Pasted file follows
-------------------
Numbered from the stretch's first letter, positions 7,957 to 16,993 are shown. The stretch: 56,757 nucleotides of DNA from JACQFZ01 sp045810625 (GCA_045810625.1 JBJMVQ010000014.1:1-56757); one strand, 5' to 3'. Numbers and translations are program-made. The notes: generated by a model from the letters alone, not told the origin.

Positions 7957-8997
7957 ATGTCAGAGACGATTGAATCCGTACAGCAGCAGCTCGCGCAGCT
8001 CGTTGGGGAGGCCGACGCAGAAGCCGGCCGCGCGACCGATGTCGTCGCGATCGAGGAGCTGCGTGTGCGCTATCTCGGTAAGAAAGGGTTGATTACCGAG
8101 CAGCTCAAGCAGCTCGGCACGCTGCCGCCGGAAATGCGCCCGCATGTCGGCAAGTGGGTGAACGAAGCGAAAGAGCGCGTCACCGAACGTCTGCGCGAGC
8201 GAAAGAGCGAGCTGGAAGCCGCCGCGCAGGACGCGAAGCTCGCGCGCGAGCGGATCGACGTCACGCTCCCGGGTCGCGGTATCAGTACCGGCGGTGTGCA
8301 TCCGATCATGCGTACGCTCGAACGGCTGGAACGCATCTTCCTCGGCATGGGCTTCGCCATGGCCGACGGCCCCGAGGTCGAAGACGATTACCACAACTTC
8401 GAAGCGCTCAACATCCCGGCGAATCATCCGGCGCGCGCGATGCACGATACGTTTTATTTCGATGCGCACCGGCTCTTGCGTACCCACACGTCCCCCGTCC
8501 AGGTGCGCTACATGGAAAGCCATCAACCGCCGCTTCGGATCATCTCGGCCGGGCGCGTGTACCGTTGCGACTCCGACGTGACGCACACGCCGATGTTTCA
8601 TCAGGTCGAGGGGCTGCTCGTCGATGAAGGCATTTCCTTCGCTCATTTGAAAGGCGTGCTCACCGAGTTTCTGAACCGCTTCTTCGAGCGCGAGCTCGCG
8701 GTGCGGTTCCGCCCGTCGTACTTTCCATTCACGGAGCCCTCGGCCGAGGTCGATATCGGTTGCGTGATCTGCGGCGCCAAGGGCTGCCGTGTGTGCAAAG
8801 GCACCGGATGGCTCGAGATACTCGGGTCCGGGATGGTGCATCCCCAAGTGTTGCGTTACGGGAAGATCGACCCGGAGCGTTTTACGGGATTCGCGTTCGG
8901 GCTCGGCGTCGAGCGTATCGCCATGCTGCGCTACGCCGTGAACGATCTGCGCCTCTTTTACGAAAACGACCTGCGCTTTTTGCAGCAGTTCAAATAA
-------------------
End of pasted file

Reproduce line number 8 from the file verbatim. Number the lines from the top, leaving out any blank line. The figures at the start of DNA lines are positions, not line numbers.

8401 GAAGCGCTCAACATCCCGGCGAATCATCCGGCGCGCGCGATGCACGATACGTTTTATTTCGATGCGCACCGGCTCTTGCGTACCCACACGTCCCCCGTCC